(PhysOrg.com) -- NASA's remotely piloted Predator B aircraft, named Ikhana, recently conducted post-burn assessments of two Southern California wildfire sites, the Piute Fire in Kern County and the Station Fire in the Angeles National Forest. Ikhana, an unmanned aircraft equipped with an infrared imaging sensor, completed a seven-hour imaging flight on Nov. 19, 2009 from NASA's Dryden Flight Research Center, Edwards Air Force Base, Calif.
The Autonomous Modular Scanner, developed by NASA's Ames Research Center, Moffett Field, Calif., was carried in a pod under the aircraft's wing. The scanner operates like a digital camera with specialized filters to detect light energy at visible, infrared and thermal wavelengths.
The scanner operated with a new photo mosaic capability requested by the U.S. Forest Service. A photo mosaic provides easier interpretation for the end user, which in the case of an active wildfire, is the fire incident commander.
Traveling northwest of NASA Dryden, the aircraft flew several data collection routes over the area burned by the month-long Piute Fire in Kern County that grew to 37,026 acres before it was contained in July 2008. The burn area is located in the Sequoia National Forest and on Bureau of Land Management public land near Lake Isabella.
Ikhana then traveled southeast to fly image collection routes over the arson-caused Station Fire. It burned more than 160,000 acres in the Angeles National Forest northeast of Los Angeles after being ignited on Aug. 26, 2009. The scanner collected images that will indicate the severity of devastation within the fire area. Another use of the images is for the U.S. Forest Service's Burned Area Emergency Rehabilitation, or BAER.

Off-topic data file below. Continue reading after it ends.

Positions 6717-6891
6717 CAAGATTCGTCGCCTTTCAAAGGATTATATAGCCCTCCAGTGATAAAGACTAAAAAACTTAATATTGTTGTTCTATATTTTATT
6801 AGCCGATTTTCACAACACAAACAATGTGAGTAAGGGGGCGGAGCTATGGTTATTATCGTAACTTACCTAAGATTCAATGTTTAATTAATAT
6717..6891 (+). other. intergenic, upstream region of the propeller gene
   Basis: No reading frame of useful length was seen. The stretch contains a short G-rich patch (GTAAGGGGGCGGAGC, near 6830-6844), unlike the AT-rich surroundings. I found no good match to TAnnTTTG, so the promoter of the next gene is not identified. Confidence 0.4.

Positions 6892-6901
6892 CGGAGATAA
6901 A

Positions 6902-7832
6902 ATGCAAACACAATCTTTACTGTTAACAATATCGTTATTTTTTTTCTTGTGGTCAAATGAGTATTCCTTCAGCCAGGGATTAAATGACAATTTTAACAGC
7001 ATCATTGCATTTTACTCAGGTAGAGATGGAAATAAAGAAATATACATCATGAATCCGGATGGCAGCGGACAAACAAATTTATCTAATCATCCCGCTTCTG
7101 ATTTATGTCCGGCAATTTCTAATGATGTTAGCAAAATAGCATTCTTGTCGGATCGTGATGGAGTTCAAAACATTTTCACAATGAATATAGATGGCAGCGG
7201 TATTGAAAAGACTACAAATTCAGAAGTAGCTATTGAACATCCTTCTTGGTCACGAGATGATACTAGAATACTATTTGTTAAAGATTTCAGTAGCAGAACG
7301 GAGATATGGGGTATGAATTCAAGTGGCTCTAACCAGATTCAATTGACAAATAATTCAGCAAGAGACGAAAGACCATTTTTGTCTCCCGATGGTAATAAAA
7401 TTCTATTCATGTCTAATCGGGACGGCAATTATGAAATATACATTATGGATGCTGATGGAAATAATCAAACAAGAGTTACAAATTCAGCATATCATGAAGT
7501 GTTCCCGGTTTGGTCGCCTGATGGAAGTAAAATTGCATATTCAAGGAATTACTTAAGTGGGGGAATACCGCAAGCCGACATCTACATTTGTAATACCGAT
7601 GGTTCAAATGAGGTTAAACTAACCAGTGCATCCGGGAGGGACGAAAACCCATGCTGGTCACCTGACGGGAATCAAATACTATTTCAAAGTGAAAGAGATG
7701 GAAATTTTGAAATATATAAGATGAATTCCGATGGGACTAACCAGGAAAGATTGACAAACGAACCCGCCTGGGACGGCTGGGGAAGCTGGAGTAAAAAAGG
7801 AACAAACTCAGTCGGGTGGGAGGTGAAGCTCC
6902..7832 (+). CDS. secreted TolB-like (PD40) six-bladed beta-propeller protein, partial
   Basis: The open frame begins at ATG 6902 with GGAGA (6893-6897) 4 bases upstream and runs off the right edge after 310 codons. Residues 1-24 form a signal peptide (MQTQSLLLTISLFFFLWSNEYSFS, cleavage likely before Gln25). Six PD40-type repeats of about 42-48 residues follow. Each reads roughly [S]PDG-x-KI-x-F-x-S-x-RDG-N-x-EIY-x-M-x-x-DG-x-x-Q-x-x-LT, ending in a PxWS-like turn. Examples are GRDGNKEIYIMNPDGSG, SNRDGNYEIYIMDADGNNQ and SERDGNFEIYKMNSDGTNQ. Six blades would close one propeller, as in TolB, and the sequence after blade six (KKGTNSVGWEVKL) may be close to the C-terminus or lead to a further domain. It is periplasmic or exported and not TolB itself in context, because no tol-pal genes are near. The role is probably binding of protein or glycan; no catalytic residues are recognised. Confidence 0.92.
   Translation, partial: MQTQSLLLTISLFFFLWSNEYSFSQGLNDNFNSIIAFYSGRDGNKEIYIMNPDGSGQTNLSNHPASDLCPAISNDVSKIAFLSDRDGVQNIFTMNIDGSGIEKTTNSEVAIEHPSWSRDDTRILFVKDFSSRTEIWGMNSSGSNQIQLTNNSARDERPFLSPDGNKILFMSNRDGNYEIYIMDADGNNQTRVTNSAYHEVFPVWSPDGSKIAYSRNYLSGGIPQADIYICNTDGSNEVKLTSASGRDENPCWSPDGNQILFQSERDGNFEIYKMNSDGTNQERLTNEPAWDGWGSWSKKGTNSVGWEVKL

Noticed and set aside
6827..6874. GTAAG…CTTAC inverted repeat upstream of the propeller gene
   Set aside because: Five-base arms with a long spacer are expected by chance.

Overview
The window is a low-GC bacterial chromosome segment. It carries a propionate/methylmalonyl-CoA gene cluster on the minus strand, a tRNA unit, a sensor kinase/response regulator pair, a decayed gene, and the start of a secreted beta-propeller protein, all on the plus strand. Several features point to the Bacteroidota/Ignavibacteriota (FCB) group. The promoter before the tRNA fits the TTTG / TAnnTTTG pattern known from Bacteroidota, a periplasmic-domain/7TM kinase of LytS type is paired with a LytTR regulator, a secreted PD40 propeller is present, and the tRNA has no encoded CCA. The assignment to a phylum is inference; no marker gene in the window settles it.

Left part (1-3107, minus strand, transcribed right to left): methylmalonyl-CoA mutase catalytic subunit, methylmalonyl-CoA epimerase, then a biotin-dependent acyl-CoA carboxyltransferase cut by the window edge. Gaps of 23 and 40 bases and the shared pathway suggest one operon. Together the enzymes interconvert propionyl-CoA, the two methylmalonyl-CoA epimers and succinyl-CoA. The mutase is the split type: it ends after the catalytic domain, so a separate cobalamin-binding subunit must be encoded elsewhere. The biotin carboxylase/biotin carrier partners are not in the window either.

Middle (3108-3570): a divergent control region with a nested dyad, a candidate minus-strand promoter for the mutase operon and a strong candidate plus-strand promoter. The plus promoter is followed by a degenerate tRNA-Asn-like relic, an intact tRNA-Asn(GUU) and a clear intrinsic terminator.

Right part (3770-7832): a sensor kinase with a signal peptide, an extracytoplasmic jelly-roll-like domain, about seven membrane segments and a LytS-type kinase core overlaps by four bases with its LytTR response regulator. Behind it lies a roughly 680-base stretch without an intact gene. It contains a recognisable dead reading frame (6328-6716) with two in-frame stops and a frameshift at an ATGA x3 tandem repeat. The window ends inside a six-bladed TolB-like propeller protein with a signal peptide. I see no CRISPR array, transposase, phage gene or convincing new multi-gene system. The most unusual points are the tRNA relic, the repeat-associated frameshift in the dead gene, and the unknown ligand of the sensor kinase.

The Forest Service uses BAER to reduce further damage to land made unstable by fires, rather than replace what is burned. The BAER data are derived using multi-spectral data available from the Autonomous Modular Scanner on the aircraft. The processes can be changed mid-mission to enable improved collection of critical information, either in mapping active fires or assessing post-burn severity.
The post-burn images collected by the scanner were transmitted through a communications satellite to NASA Ames, where the images were superimposed over Google Earth and Microsoft Virtual Earth maps to better visualize the locations. The images then were made available to the Forest Service for initial assessment of the damage caused by the fires and rehabilitation required.
Ikhana carried the Autonomous Modular Scanner for Western States Fire Mission flights in 2007 and 2008, imaging wildfires from south of the U.S. border with Canada to near the Mexican border. Critical information about the location, size and terrain around the fires was sent to commanders in the field in as little as 10 minutes. This fall Ikhana was poised to fly a 2009 Western States Fire Mission if NASA had received a request for support from emergency service organizations.
While imaging the Station Fire, Ikhana flew in the national airspace system in close coordination with the Federal Aviation Administration.
Provided by JPL/NASA (news : web)
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